The End Of The Print New York Times

The acknowledgement in the paper's "Innovation Report" that too much time and energy is focused on its front page portends a seismic shift in both the Times's cultural and business approach to news.

Of the many startling claims and findings contained in the New York Times' Innovation Report perhaps the most stunning is the one broken out above a photo of an empty conference room desk on page 85. It reads, in part, "The newsroom is unanimous: We are focusing too much time and energy on Page One."

Coming from the Times, the claim is nothing short of remarkable. While newspaper front pages long ago stopped driving the day's news agenda, A1 of the Times always stood as the exception. As the quote on page 85 goes on to say, "Page One sets the daily rhythms, consumes our focus, and provides the newsroom's defining metric for success."

The report's view of Page One's waning significance is even more striking when juxtaposed against this quote Dean Baquet, the paper's new editor, gave to one of his own reporters in an interview: "The trick of running the New York Times is that you have to keep in mind that it is a very powerful print newspaper with a very appreciative audience. You have to protect that while you go out there and get more readers through other means."

Culturally, the Times' institutional identity is so tied to Page One that its daily meetings and even a documentary about the paper go by that name. For reporters, being on Page One has long been not just a point of pride, but also a potential career-defining stake in the media ground. Readers remember the bylines under the stories that appear there.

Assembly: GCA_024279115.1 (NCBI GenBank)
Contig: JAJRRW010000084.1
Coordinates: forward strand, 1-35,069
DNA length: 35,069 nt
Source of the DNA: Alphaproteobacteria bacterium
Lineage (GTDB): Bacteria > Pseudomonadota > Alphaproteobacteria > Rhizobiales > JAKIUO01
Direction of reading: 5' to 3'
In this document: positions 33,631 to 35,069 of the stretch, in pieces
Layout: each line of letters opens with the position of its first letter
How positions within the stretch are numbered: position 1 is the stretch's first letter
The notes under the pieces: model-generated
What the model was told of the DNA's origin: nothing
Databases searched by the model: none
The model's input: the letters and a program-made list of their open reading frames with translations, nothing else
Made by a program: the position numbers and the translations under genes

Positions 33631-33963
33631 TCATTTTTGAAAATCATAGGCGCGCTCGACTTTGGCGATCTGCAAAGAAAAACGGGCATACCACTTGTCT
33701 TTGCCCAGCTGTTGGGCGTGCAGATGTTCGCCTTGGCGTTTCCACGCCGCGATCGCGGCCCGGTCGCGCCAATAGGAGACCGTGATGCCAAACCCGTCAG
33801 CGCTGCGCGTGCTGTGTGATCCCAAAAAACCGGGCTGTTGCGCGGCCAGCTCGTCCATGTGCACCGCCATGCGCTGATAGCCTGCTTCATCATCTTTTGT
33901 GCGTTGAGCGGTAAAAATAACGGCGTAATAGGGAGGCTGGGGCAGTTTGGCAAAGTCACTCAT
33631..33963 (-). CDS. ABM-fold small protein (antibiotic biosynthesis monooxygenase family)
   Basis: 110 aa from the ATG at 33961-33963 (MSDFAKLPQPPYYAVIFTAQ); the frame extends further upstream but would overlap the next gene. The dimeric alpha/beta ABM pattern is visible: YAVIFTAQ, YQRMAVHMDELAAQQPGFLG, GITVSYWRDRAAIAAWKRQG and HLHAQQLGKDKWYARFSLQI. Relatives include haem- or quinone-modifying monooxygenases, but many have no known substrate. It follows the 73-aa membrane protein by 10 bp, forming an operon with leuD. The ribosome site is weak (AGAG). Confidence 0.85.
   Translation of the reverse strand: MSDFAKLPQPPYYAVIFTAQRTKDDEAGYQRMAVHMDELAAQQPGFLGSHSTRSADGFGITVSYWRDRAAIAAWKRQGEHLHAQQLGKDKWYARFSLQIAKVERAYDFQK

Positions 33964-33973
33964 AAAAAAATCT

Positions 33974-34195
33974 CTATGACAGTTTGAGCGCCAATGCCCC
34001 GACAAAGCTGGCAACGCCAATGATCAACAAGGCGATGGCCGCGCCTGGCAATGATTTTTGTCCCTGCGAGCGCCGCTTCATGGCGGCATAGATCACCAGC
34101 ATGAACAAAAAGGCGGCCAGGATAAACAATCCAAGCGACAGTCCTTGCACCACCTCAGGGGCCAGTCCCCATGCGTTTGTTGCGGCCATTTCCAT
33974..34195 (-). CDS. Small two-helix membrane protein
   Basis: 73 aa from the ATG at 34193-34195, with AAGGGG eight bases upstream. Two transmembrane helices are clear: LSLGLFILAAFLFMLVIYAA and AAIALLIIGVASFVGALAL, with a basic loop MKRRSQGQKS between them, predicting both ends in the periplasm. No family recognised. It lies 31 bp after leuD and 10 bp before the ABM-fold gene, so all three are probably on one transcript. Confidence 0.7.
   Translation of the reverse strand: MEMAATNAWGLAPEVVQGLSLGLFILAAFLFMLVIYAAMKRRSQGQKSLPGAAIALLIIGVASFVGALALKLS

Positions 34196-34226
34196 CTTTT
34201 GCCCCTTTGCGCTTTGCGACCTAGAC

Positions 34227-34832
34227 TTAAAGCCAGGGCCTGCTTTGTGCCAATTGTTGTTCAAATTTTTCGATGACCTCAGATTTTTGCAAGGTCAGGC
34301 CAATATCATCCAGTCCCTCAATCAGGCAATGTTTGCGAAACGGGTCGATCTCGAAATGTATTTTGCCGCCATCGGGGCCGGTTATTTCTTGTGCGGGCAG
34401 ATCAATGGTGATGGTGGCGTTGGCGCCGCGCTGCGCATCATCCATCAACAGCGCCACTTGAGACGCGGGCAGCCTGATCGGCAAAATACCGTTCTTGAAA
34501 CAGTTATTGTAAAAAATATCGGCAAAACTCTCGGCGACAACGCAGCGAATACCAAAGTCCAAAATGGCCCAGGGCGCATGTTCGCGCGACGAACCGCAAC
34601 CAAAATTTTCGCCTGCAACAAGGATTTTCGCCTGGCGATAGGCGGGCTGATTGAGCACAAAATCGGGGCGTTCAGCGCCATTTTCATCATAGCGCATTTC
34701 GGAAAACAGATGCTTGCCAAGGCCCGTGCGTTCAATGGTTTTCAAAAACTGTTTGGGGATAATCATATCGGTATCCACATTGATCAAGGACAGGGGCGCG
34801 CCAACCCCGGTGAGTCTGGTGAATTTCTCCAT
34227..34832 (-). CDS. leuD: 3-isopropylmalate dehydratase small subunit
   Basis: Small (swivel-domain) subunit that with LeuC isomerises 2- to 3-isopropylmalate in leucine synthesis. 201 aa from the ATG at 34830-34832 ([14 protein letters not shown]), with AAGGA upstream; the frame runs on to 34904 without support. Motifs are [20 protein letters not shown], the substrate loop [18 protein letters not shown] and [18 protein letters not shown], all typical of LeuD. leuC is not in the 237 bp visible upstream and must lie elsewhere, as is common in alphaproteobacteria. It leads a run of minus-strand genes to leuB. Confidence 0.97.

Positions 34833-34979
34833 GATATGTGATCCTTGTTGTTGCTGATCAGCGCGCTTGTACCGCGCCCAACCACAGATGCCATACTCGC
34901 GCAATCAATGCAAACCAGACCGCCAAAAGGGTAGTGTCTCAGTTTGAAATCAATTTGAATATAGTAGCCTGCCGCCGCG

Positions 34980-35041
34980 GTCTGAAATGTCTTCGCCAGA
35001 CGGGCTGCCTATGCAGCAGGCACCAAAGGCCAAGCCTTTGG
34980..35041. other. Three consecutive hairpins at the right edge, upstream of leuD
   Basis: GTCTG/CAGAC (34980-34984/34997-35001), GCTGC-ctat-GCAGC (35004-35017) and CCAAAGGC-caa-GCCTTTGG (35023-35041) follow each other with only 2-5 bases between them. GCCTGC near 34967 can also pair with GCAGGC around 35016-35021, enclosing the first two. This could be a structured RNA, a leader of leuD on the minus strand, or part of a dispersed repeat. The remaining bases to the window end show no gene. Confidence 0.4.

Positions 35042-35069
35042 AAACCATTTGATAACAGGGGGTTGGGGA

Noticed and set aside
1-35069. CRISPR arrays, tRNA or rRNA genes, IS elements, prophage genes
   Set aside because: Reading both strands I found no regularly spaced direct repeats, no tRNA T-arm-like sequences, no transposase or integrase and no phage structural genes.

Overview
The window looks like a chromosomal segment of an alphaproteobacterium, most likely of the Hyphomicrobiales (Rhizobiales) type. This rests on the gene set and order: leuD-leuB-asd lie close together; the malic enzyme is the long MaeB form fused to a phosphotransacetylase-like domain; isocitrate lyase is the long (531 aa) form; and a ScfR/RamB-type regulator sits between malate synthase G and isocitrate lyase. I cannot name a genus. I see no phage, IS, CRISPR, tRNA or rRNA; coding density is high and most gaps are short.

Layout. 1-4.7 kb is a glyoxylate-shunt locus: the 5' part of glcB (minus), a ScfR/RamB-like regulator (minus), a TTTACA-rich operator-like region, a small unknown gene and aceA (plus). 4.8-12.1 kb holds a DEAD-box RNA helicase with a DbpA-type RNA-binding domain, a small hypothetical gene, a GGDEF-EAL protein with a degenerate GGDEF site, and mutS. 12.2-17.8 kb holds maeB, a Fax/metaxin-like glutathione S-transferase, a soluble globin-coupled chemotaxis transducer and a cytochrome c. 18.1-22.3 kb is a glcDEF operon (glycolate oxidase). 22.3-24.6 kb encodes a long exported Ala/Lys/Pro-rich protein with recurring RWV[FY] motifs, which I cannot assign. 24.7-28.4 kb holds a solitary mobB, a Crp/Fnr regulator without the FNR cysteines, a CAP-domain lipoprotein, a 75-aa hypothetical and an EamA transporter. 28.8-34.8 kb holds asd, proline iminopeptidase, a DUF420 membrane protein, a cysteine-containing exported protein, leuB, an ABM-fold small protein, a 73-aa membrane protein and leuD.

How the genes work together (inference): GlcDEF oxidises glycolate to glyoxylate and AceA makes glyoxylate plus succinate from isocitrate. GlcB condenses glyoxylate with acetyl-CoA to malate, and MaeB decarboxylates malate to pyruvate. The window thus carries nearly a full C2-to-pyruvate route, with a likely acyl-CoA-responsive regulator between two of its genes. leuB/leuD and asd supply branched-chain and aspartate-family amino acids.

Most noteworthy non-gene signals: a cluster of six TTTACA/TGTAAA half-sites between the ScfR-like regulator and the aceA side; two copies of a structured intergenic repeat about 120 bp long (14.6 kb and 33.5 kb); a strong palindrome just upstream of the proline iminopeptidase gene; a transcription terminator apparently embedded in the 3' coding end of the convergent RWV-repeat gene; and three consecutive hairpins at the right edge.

"Most reporters know exactly how frequently they've appeared on Page One in the previous year — indeed, annual performance reviews often lead off with that figure," the report notes.

Juxtaposing the report's view of print generally and Page One in particular with that of Baquet's underscores the inherent problems plaguing legacy print news organizations navigating the transition to digital. Baquet clearly loves print, not simply as the anchor to the Times's business, but also as a preferred method for media consumption. He is one of those legacy editors that thinks improvements to A1 and the overall print product would make it more attractive to young people and restore it to growth.

But it is hard to ignore the creeping ascendance of the future finally beginning to overtake the past in the report's tone. For the Times to acknowledge that the most coveted piece of journalism real estate for the last 150 years has lost its cultural relevance may end up marking for future media observers the real tipping point, and the beginning of the end of the print edition itself. The report's overwhelming tone of alarm with regards to digital initiatives being hamstrung by print legacies portends a seismic shift for the Times in both its cultural and business approach to news. There is now, at last, a keen realization that the company can no longer protect its core print business at the expense of digital growth. "It is clear that we are not moving with enough urgency," the authors write on page 76 of the report. "There are factors that, understandably, slow this tricky transition. More than three quarters of our advertising and subscription revenues still comes from the newspaper ... But the huge majority of our readers are digital, and this represents our single biggest opportunity for growth."